sunrise at morgan

Swan Reach to Morgan on Tuesday was a straight, flattish ride. The wind was in my teeth the whole way. Funnily enough though, this day provided me with one of my tour highlights. Just before we passed Blanchetown my riding partner and I were joined by a couple of kangaroos. They hopped alongside on our left before crossing the road in front of us and escorting us on the right hand side for about a kilometre. It was a lovely moment. If I’d had an extra arm I would have attempted to take a photo. It was another blue sky sunny day, perfectly organised by Michael Bridge (so he tells me).

We were happy to arrive at Morgan; even more delighted to find that the Bike SA route planners had found us a completely unnecessary hill to climb to get to Marr’s bakery. Sadists! I had the best-ever ginger beer at the lunch stop before visiting my father’s old house and taking a couple of photos.

The fourth day of the ride saw most riders leave camp before 7.00 AM. The forecast was for hot, windy weather and we had 100 kilometres to ride. Dr Brett “Ullrich” had given us sound advice at dinner the night before, and some of it was heeded. We had to deal with a couple of cyclist-eating dogs on the way to morning tea; fortunately all riders made it in one piece. All up it was a fast ride from Morgan to Waikerie. It got a little tougher after that.

We arrived at Barmera at Noon; very happy to have beaten most of the day’s heat, even if we’d had to work reasonably hard to get there. I think we’d made the designated afternoon tea stop by 10.15. The landscape had changed; I’d noticed an increase in the frequency of citrus plantations. I flew through a swarm of bees as we passed an orange grove and one hit me on the lip; a quick wake-up call to the advantages of putting your hand over your mouth in such circumstances. Skirting Lake Bonney as we rode into Barmera was very pleasant. It is a fair-sized body of water, that’s for sure. We heard in the pub later that day that it had been the hottest October 4th on record.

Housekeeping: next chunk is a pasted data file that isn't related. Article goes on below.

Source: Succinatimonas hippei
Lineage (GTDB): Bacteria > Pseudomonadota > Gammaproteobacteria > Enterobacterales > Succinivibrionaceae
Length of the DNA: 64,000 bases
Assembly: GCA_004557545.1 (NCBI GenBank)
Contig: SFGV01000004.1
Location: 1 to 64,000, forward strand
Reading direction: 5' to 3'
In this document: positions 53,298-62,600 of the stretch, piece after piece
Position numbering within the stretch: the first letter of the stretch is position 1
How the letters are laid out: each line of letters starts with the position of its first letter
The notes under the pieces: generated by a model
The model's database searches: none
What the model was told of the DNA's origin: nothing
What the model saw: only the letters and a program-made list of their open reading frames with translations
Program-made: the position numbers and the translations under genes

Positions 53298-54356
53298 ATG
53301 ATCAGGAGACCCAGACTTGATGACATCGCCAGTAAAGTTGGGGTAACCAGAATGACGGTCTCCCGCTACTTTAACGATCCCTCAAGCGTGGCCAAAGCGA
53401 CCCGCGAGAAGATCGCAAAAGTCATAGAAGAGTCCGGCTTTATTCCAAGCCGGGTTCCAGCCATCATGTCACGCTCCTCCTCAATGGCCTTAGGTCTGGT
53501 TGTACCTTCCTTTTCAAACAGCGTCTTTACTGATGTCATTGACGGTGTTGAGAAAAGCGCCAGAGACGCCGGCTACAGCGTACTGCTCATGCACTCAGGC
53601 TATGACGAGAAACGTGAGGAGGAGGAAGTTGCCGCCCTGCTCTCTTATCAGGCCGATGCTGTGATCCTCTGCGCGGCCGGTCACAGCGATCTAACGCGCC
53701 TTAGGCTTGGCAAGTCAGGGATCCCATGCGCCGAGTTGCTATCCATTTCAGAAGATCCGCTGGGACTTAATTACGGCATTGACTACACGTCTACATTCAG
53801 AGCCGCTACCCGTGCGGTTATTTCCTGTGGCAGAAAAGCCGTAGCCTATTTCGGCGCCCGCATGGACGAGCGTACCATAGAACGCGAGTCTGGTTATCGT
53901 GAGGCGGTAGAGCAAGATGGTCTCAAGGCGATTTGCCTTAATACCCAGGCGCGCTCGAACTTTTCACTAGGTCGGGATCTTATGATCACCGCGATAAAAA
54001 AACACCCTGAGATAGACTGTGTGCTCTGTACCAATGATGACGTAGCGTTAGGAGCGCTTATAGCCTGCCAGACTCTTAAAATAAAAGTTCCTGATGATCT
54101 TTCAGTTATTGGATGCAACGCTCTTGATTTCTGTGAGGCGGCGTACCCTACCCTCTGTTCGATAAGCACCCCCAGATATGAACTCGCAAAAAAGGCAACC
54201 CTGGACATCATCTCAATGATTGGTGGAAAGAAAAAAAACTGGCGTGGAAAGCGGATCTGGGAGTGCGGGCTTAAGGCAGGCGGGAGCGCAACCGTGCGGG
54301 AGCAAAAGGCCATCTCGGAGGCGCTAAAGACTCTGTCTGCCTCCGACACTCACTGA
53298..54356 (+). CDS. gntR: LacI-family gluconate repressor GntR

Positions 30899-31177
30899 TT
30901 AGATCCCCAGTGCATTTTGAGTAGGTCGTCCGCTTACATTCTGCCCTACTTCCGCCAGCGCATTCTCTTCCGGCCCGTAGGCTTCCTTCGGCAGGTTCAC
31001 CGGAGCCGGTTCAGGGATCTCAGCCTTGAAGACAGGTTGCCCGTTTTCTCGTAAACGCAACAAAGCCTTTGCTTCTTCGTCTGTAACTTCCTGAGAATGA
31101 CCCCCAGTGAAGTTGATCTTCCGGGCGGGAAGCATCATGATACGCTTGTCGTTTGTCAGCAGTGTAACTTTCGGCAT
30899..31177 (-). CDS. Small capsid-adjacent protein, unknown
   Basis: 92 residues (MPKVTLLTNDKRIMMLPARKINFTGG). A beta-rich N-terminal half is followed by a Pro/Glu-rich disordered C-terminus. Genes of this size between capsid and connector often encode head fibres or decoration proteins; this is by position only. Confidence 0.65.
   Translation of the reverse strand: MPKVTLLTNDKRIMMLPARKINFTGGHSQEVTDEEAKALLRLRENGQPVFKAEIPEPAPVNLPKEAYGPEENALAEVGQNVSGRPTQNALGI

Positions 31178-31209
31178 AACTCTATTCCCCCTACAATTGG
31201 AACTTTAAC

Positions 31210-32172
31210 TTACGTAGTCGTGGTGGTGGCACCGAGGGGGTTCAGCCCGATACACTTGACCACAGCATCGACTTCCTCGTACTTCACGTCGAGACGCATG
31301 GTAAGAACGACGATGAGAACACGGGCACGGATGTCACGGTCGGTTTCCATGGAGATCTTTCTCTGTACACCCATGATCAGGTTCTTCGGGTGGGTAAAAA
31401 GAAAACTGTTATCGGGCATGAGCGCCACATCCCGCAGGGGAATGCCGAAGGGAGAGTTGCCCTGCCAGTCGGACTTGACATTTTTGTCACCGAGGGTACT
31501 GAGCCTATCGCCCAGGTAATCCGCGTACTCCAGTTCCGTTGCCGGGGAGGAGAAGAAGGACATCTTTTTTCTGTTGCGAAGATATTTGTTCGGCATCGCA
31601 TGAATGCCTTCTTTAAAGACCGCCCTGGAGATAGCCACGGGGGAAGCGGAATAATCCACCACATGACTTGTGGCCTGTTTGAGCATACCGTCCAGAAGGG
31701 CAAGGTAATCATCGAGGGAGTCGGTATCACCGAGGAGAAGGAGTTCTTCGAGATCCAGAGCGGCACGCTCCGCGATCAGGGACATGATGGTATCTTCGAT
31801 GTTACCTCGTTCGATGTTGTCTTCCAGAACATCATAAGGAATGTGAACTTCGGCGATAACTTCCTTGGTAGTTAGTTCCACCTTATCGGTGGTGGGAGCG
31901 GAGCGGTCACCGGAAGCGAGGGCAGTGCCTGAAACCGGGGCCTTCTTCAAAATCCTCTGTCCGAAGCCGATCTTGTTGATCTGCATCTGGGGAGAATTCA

lake bonney

We had some boot scootin’ action in the evening, led by a local crew. The invitation to take part was embraced by some riders more than others. It was a great night, enjoyed by all; of that I am certain. Most of us slept well, despite the gale force winds that threatened to blow us to Renmark. It wouldn’t have woken me in any event.

submerged trees

The rest day was a terrific opportunity to get off the bike and try something different. Some lounged around the camp, some went cruising on the MV Loch Luna, and others went walking at Banrock Station. Some riders may have gone skinny-dipping at Pelican Point, I’m not sure. I went canoeing. It was fantastic. I think all of us who went canoeing enjoyed it – we were well instructed by Bob and Hazel (a long way from Canberra!), and assisted throughout the paddle by Libby and Wayne. The short ride there and back also let my bike know that it was still loved – even if the route was along the Sturt Highway. I tinkered with my xtc3 a little bit in the evening; I can’t help myself.